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ICYMI: Florida cools on Trump, smokable medical cannabis ban nears end, plus other news



Ballot measure raising minimum wage to $15 by 2026 heads to Florida Supreme Court: The political committee Florida for a Fair Wage has submitted 87,528 valid petition signatures to the state as of last Friday, making the proposed amendment eligible for review by the Florida Supreme Court. Backers of proposed constitutional amendments must submit at least 76,632 signatures to trigger Supreme Court reviews of ballot wording, a crucial initial step in the amendment process. The Supreme Court reviews whether proposed amendments would be clear to voters.

Florida lawmakers want to expand renter protections amid affordable housing crisis: State Sen. José Javier Rodríguez and Rep. Carlos Guillermo Smith are sponsors of identical measures that aim to reform renters' rights. The bill would require landlords to notify their tenants of a rent increase 30 days before renewing their lease; if the rent increase is over 5 percent, notification must be given three months in advance. Landlords who don't return security deposits would be liable for damages in an amount equal to three times the deposit. Application fees would have to be returned when there are no available units. Florida does not limit the amount landlords can charge to just consider a tenant, but under the new bill, they cannot charge "excessive" fees.

Florida Senate passes repeal of ban on smokable medical marijuana: The bill passed the Senate 34-4, with opposition from Sens. Keith Perry, R-Gainesville; Doug Broxson, R-Gulf Breeze; George Gainer, R-Panama City; and Ed Hooper, R-Clearwater. The proposed measure allows patients to purchase up to 2.5 ounces of medical marijuana for smoking every 35 days and bans smoking the prescribed cannabis in public. The bill also lets terminally ill children smoke medical marijuana, as long as they have approval from a second doctor. Florida voters first approved medical marijuana in 2016, but state lawmakers banned smoking it in 2017 upon implementation.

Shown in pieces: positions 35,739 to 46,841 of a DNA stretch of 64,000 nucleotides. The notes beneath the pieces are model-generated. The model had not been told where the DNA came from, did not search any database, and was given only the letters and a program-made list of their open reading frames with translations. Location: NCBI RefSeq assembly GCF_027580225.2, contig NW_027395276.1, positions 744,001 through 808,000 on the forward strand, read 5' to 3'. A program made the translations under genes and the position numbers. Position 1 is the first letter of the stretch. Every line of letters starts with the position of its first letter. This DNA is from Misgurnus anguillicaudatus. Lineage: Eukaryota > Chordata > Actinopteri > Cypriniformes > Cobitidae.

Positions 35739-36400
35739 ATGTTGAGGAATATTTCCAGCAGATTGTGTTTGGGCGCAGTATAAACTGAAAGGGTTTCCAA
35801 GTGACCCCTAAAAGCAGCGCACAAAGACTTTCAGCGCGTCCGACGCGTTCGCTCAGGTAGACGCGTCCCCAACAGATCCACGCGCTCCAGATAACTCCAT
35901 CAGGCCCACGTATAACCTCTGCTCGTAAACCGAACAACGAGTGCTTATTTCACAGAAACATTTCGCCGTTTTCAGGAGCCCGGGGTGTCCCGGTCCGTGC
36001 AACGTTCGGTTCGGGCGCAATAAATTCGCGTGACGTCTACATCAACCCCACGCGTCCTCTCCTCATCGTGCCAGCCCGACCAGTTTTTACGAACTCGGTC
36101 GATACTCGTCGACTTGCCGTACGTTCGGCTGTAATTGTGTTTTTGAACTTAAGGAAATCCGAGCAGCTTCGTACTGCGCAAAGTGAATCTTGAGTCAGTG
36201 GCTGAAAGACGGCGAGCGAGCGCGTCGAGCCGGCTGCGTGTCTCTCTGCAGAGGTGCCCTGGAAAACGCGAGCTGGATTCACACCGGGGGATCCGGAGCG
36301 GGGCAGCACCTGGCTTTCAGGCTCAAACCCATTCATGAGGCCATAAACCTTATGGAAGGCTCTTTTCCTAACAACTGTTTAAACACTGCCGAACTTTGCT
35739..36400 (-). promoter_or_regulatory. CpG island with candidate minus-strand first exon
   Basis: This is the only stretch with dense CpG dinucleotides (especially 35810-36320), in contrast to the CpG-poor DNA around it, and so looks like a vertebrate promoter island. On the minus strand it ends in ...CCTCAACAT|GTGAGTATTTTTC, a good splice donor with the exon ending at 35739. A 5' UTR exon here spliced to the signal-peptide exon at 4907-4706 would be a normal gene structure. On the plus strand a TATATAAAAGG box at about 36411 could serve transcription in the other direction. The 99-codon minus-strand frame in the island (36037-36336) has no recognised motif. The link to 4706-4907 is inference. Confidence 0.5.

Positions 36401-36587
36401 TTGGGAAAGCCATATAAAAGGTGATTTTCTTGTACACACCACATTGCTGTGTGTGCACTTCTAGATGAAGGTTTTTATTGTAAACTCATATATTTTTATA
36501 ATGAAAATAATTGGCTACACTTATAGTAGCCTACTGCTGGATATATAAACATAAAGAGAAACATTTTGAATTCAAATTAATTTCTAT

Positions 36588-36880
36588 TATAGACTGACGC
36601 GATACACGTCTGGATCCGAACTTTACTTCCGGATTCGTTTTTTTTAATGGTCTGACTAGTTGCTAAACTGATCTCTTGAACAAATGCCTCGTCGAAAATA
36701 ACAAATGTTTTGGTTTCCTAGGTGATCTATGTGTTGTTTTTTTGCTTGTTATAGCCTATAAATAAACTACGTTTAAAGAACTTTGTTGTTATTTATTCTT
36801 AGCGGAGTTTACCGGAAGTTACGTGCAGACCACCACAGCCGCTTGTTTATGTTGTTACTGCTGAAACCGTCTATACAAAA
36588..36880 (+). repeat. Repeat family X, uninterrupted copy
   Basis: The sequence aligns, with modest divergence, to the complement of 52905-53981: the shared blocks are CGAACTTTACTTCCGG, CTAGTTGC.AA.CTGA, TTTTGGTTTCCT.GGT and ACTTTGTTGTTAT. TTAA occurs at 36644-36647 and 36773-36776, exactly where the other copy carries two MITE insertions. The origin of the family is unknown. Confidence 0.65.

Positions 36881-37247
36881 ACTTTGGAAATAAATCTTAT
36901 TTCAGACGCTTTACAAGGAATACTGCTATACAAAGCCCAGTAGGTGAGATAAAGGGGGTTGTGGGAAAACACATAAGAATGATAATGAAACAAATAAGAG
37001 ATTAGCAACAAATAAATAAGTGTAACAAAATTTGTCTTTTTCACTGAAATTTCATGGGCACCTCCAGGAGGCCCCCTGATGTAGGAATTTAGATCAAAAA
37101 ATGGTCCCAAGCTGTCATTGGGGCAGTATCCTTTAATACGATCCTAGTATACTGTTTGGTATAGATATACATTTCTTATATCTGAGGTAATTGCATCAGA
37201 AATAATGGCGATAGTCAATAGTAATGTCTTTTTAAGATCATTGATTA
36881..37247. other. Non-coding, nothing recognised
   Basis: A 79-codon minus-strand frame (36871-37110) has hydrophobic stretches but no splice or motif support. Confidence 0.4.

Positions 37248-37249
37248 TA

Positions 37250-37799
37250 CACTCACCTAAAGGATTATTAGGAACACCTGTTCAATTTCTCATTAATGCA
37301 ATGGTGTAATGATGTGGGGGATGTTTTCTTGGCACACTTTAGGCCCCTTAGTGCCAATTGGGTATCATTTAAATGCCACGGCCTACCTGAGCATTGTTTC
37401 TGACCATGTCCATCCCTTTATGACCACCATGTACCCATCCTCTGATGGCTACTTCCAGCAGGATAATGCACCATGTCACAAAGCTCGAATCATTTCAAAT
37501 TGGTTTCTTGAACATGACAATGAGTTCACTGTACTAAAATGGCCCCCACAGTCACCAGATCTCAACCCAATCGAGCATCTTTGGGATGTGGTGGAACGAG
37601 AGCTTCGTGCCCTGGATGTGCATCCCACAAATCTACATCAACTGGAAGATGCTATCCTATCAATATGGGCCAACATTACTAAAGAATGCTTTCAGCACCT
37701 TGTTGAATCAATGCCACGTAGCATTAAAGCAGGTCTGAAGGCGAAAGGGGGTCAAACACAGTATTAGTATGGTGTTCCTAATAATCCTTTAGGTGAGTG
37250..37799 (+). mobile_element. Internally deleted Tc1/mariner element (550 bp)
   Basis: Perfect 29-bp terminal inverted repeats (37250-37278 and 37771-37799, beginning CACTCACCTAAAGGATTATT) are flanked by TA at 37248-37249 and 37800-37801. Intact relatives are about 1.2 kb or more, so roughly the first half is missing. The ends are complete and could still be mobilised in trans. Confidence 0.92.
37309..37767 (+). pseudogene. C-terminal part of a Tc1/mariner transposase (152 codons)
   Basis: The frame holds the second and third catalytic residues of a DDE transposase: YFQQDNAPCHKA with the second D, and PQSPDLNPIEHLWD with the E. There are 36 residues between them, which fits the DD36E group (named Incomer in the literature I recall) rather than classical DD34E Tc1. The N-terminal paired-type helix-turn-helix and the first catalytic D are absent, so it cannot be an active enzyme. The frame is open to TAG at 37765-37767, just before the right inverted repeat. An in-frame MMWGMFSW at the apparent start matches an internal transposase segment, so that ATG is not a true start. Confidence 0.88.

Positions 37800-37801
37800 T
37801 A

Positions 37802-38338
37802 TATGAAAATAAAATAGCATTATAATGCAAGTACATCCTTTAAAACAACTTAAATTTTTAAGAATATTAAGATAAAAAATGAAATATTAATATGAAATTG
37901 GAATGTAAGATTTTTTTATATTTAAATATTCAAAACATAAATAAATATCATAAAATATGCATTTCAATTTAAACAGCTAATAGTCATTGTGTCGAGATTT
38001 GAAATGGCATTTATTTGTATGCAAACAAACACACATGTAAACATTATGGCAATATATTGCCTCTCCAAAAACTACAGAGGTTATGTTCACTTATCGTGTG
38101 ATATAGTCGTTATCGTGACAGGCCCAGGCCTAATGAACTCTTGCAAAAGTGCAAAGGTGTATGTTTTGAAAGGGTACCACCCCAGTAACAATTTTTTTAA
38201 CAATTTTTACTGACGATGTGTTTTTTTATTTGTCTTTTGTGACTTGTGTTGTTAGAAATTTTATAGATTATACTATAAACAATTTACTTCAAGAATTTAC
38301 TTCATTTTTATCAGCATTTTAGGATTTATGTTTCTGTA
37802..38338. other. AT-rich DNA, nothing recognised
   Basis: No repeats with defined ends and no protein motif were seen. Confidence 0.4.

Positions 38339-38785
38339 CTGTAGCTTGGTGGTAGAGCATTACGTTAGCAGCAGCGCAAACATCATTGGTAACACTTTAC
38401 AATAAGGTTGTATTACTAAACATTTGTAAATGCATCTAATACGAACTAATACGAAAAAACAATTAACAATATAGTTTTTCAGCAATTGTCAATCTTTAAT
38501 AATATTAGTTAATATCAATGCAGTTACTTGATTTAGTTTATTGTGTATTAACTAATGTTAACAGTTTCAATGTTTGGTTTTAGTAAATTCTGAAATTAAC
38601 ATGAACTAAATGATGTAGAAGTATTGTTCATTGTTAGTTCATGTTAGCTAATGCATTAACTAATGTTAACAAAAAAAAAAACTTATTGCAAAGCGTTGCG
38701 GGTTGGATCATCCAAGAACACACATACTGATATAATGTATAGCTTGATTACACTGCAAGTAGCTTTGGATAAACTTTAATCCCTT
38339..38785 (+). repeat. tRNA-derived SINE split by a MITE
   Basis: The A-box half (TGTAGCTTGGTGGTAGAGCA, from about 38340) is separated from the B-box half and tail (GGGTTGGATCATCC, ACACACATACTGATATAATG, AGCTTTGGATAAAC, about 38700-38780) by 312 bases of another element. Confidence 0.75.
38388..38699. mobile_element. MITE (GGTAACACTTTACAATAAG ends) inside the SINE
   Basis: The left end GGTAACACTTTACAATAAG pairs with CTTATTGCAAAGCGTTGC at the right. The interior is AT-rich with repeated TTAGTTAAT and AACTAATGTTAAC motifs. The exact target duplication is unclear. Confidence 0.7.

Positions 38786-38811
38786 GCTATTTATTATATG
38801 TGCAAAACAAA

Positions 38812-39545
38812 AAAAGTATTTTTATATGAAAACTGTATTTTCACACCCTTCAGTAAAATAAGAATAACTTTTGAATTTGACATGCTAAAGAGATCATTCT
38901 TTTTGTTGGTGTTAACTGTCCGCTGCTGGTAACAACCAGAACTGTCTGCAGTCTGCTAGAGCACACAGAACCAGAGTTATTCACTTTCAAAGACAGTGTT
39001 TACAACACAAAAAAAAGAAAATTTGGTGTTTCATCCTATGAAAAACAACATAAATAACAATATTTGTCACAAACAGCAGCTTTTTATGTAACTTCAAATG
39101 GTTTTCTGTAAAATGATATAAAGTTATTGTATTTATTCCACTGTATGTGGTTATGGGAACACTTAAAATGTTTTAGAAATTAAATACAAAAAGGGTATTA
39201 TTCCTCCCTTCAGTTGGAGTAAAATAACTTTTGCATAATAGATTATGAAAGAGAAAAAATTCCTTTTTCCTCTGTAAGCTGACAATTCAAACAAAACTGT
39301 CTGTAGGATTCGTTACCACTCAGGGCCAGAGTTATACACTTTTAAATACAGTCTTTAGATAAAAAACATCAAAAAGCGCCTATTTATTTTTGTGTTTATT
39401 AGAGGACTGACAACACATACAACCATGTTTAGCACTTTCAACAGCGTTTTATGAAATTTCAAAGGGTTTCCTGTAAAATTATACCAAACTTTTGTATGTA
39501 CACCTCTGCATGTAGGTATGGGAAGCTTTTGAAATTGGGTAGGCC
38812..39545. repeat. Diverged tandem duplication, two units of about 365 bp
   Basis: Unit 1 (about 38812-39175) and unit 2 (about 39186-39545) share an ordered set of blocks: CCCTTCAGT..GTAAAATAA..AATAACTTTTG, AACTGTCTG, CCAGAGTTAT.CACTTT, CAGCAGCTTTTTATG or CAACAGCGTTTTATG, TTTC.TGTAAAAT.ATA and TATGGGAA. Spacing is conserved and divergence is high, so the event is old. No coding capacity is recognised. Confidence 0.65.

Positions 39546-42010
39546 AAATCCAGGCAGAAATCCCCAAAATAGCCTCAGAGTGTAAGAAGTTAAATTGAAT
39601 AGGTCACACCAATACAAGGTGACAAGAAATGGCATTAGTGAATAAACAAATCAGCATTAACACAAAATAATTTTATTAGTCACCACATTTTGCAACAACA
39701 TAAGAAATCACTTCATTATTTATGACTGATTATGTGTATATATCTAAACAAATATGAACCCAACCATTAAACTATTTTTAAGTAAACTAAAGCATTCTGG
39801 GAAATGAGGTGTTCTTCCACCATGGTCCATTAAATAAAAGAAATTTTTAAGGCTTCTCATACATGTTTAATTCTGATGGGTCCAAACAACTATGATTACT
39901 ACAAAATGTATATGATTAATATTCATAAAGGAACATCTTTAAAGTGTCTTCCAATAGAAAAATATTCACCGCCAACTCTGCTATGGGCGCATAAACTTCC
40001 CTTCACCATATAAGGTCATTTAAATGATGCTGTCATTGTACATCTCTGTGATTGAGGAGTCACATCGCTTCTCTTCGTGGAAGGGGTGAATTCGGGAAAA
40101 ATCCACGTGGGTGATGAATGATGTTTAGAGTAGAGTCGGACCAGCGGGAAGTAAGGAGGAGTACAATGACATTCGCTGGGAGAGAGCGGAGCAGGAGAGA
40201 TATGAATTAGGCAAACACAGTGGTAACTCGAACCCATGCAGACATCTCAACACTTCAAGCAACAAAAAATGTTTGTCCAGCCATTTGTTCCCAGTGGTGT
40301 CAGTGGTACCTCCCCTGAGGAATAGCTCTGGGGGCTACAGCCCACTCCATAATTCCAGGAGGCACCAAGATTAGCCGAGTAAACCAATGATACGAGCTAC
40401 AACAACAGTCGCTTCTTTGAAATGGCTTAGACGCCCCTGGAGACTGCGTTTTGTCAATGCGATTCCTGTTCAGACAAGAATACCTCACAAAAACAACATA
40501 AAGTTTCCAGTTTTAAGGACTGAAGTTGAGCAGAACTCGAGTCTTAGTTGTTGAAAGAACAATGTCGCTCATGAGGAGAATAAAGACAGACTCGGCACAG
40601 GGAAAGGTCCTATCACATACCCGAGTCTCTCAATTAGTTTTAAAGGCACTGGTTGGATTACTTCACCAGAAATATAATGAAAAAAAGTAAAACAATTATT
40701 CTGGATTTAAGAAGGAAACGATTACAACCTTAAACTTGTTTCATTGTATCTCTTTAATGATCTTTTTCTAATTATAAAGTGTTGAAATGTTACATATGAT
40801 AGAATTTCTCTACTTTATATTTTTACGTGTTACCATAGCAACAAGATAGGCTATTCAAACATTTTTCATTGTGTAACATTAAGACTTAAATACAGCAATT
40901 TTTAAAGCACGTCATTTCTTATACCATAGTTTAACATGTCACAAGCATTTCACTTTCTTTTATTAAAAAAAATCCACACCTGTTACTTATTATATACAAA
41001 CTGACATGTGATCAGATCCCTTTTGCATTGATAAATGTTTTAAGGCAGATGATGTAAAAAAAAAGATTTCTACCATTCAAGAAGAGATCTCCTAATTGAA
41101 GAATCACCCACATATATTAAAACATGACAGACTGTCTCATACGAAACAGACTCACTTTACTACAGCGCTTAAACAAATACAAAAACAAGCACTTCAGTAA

Florida lawmakers want to avoid another recount by fixing election problems: Voters would have more time to "cure" ballot signature discrepancies, county canvassing boards could start counting absentee ballots earlier and election supervisors would have more time to submit recount results, under a sweeping elections proposal approved last week by a Senate committee. The measure would resolve issues that arose last year when problems with statewide recounts occurred. Recounts were held because of narrow margins in the races for governor, U.S. Senate and state Agricultural Commissioner.

Floridians aren't feeling Trump in 2020, survey finds: A poll conducted by Bendixen & Amandi International, Politico reports, found that 40 percent of registered Sunshine State voters said they support Trump's re-election in 2020, while 53 percent said they don't support a second term for the Republican incumbent. The sentiment breaks primarily along party lines: Seventy-two percent of Republicans said they support a second term, and 23 percent said no thanks. Among Democrats, 73 percent of respondents opposed a second term and 14 percent supported one.


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